- By Josh Rogin
Josh Rogin covers national security and foreign policy and writes the daily Web column The Cable. His column appears bi-weekly in the print edition of The Washington Post. He can be reached for comments or tips at email@example.com.
Previously, Josh covered defense and foreign policy as a staff writer for Congressional Quarterly, writing extensively on Iraq, Afghanistan, Guantánamo Bay, U.S.-Asia relations, defense budgeting and appropriations, and the defense lobbying and contracting industries. Prior to that, he covered military modernization, cyber warfare, space, and missile defense for Federal Computer Week Magazine. He has also served as Pentagon Staff Reporter for the Asahi Shimbun, Japan's leading daily newspaper, in its Washington, D.C., bureau, where he reported on U.S.-Japan relations, Chinese military modernization, the North Korean nuclear crisis, and more.
A graduate of George Washington University's Elliott School of International Affairs, Josh lived in Yokohama, Japan, and studied at Tokyo's Sophia University. He speaks conversational Japanese and has reported from the region. He has also worked at the House International Relations Committee, the Embassy of Japan, and the Brookings Institution.
Josh's reporting has been featured on CNN, MSNBC, C-Span, CBS, ABC, NPR, WTOP, and several other outlets. He was a 2008-2009 National Press Foundation's Paul Miller Washington Reporting Fellow, 2009 military reporting fellow with the Knight Center for Specialized Journalism and the 2011 recipient of the InterAction Award for Excellence in International Reporting. He hails from Philadelphia and lives in Washington, D.C.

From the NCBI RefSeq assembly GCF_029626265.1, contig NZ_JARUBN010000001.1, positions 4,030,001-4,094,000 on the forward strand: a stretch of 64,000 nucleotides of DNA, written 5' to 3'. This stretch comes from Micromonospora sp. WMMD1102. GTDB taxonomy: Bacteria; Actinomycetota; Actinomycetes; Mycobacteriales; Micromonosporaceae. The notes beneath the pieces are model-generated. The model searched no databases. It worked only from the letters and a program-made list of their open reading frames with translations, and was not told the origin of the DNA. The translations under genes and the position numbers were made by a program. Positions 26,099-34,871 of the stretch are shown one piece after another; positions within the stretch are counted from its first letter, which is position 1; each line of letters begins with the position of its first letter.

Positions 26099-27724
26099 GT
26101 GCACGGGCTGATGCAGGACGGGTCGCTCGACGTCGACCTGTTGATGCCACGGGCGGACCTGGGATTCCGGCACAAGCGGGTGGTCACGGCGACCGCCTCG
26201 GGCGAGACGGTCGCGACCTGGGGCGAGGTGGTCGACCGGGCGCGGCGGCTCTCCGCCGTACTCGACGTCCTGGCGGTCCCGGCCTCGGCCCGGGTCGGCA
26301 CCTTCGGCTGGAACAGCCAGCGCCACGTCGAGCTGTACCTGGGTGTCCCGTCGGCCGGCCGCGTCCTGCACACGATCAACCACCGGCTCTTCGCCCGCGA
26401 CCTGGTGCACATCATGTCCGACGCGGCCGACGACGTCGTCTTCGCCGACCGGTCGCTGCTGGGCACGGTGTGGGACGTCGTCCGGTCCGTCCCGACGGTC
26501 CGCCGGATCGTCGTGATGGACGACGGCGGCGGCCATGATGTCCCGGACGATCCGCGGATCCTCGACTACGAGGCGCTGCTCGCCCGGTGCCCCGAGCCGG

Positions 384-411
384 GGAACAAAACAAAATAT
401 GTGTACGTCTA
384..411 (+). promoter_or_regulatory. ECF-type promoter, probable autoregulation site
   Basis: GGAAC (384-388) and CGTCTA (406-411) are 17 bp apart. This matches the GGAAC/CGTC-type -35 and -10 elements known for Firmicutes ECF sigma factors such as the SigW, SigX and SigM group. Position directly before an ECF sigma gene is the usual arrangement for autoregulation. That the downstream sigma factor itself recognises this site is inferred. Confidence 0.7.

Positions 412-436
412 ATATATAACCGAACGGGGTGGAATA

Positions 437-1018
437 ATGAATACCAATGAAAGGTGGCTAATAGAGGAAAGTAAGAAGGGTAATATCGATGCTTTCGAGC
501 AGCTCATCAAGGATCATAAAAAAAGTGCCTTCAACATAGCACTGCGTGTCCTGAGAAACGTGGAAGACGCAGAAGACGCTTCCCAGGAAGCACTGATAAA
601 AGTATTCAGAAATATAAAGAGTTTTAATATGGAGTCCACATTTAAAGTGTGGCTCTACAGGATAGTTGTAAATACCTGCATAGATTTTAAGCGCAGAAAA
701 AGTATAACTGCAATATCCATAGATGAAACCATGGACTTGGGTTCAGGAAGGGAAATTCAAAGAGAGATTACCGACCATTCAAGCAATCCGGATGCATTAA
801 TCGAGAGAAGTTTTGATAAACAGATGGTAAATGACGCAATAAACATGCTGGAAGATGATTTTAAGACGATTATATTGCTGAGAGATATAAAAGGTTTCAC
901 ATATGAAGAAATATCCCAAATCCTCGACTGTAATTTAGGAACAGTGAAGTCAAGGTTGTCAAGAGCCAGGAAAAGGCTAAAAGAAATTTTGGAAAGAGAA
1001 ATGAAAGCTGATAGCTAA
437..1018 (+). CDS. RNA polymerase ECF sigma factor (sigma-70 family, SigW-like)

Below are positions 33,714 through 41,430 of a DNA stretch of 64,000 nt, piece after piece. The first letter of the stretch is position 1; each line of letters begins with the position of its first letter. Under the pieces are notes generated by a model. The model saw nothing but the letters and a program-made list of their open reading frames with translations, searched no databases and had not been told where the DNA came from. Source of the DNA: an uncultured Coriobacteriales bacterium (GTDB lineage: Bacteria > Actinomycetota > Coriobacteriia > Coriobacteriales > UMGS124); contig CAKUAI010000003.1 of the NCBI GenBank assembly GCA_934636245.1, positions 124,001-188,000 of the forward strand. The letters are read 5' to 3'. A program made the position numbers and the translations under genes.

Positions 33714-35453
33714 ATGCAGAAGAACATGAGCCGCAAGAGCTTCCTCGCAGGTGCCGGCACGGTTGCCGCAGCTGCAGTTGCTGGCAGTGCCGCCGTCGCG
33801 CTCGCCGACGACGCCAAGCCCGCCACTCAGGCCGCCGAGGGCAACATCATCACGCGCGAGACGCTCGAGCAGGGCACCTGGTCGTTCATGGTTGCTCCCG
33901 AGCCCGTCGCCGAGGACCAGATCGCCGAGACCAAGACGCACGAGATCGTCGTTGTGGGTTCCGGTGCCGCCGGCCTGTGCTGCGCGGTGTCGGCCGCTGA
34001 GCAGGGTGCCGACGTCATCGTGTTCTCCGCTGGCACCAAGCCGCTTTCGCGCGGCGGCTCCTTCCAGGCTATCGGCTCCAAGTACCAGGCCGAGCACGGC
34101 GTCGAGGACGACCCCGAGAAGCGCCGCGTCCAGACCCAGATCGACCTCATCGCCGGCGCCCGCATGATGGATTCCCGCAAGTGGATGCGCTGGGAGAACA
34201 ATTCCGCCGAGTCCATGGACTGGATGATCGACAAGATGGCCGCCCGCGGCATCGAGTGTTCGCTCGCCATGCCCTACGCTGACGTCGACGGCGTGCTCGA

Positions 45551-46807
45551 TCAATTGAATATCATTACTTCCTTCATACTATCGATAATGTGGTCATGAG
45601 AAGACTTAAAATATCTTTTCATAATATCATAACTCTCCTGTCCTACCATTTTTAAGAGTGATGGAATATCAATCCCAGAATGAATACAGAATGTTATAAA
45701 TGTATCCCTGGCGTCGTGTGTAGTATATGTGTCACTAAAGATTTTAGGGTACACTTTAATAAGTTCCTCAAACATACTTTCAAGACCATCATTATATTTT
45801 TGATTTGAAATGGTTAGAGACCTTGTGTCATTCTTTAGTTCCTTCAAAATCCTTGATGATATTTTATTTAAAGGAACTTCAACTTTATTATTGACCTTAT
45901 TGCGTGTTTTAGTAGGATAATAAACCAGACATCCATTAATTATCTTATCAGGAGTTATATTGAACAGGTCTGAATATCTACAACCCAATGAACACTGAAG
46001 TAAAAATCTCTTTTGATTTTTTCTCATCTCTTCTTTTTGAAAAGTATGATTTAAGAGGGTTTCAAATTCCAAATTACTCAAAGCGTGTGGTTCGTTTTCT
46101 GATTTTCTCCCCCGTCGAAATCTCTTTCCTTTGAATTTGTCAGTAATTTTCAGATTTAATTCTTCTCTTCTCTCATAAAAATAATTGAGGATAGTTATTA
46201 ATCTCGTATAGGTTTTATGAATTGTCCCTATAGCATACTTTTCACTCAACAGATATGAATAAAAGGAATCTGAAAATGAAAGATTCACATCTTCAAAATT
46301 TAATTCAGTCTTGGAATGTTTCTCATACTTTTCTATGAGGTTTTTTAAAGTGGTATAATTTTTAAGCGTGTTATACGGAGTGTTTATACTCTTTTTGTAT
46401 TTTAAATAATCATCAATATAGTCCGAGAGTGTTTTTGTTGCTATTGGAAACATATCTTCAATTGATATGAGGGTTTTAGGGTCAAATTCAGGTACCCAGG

As the United States touts Thursday’s rare, if small diplomatic breakthrough in nuclear talks with Iran, one key component of the Obama administration’s nuclear arms-control strategy remains in limbo.
Administration officials have been promising again and again to work toward ratification of the Comprehensive Test Ban Treaty, the 1996 agreement that prohibits any nuclear-weapons testing and has been ratified by 150 countries, but not the United States. Inside the administration, there is no clear schedule and some concerns about how and when to make the push for Senate ratification.
"The second major arms control objective of the Obama administration is the ratification of the Comprehensive Nuclear Test-Ban Treaty," Assistant Secretary of State for Verification, Compliance, and Implementation Rose Gottemoeller said in an August speech, affirming pledges from President Obama and Secretary of State Hillary Clinton to get the treaty ratified.
"There is no step that we could take that would more effectively restore our moral leadership and improve our ability to reenergize the international nonproliferation consensus than to ratify the CTBT."
America’s allies see the CTBT as a litmus test of America’s commitment to participate concretely in the arms-control agenda it espouses. While cognizant of the challenges Obama faces on the issue domestically, they nonetheless will judge his success or failure on the issue as an indicator of whether the administration can actually implement its progressive rhetoric.
But administration officials are acutely aware of the 1999 failure to ratify the treaty in the Senate, an ordeal that stands as a cautionary tale about approaching the CTBT without a new strategy. Moreover, if ratification seems unlikely, they could abandon the push in the near term.
"We must construct a new paradigm from the debate over this same issue in 1999. Simply put, the world has changed," Gottemoeller said.
Many Republicans in the Senate, however, don’t think the basis for their opposition to CTBT has gone away and are gearing up to fight a new ratification initiative.
"All of those reasons still pertain, and then some," Senate Minority Leader Jon Kyl, R-AZ, who led the successful opposition to ratification in 1999, told The Cable.